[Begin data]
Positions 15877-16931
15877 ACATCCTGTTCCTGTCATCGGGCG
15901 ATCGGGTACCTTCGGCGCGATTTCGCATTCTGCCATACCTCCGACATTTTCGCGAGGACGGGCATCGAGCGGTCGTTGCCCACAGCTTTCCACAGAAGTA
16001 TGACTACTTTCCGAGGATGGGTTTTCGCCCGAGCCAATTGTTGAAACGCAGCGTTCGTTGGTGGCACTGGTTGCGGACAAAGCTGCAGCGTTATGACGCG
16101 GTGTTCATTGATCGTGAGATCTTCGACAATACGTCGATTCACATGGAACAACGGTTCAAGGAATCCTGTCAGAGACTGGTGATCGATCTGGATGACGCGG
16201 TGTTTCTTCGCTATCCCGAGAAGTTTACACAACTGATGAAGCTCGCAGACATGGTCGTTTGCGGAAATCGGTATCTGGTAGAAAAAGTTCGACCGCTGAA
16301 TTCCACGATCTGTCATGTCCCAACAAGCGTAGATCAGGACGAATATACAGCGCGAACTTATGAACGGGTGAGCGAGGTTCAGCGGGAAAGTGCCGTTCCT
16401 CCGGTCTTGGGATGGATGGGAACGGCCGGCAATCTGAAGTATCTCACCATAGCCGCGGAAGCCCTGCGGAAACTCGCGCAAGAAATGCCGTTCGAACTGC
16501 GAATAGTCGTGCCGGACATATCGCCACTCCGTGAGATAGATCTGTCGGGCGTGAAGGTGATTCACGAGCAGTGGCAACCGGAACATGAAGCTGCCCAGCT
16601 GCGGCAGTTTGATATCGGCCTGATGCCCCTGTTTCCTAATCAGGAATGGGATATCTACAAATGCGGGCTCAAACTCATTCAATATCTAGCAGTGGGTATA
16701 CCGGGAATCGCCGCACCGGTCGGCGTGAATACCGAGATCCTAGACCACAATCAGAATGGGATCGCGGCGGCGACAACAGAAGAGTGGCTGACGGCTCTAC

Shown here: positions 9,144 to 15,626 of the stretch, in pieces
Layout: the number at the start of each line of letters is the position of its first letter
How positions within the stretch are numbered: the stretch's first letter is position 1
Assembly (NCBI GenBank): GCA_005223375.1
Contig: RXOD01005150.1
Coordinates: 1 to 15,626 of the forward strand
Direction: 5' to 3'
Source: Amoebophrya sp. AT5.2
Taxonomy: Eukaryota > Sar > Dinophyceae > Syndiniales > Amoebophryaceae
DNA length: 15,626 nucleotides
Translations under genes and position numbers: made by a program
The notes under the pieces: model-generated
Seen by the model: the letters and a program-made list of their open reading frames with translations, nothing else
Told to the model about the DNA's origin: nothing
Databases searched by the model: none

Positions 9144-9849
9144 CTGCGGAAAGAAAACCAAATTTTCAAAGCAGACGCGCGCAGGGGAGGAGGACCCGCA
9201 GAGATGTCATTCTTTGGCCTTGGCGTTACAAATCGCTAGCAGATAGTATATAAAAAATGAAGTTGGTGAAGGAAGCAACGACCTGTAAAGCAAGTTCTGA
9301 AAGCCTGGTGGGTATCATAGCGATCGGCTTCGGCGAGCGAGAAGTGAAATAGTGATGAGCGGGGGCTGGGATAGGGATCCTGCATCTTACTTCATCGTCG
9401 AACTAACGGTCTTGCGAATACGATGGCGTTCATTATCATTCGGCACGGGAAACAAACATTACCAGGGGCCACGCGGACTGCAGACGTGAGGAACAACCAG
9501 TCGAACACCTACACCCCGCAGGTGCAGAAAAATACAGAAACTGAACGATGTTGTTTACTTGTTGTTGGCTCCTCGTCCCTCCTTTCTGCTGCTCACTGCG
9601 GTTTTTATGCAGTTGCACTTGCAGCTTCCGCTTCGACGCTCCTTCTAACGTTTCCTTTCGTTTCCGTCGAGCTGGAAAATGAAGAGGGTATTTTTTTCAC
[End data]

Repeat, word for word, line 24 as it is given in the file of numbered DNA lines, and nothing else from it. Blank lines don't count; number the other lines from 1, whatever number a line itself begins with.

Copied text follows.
Seen by the model: the letters and a program-made list of their open reading frames with translations, nothing else